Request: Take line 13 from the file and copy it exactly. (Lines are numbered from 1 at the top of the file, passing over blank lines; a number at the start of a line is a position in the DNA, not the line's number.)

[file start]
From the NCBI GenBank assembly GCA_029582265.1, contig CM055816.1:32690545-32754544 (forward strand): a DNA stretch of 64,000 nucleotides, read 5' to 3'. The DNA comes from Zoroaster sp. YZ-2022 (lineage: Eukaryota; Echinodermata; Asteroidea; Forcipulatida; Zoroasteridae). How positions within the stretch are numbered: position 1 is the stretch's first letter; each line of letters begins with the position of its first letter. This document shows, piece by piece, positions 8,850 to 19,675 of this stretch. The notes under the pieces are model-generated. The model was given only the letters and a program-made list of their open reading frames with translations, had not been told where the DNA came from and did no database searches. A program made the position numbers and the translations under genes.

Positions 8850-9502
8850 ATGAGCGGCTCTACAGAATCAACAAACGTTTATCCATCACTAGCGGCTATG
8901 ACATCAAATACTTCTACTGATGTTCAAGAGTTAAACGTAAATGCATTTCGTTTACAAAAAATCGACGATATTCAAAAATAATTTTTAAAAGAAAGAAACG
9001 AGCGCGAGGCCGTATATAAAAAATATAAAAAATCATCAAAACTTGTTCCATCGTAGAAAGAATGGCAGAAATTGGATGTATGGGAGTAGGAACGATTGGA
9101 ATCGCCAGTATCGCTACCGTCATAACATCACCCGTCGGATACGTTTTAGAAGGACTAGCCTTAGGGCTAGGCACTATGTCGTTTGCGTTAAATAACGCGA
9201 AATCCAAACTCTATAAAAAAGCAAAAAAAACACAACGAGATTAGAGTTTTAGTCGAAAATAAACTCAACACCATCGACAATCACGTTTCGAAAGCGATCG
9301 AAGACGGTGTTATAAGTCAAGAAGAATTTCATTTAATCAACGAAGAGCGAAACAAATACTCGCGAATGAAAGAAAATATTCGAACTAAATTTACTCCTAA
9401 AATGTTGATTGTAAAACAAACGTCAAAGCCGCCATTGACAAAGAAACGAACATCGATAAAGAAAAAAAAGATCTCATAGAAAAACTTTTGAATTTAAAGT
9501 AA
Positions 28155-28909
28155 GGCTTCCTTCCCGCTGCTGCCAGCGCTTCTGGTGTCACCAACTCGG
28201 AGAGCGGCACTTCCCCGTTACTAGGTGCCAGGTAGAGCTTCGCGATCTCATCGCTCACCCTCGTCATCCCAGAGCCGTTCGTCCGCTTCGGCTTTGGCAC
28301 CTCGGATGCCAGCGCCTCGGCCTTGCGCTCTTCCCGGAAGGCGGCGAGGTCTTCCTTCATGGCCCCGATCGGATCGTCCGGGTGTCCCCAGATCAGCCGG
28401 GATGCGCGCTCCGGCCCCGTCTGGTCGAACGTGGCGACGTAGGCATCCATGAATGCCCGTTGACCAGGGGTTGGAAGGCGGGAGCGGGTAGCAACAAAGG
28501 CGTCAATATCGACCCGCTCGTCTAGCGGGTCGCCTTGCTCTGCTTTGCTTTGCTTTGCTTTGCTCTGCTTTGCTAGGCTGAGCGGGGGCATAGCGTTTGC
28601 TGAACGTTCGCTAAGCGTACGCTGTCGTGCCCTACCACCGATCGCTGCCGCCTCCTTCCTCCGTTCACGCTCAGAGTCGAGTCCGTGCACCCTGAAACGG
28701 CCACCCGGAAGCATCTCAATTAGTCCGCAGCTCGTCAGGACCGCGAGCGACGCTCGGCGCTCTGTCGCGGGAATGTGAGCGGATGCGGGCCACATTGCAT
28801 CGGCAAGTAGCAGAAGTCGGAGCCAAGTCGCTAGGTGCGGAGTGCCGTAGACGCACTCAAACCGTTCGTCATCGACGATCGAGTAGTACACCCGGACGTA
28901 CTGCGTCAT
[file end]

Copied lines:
28201 AGAGCGGCACTTCCCCGTTACTAGGTGCCAGGTAGAGCTTCGCGATCTCATCGCTCACCCTCGTCATCCCAGAGCCGTTCGTCCGCTTCGGCTTTGGCAC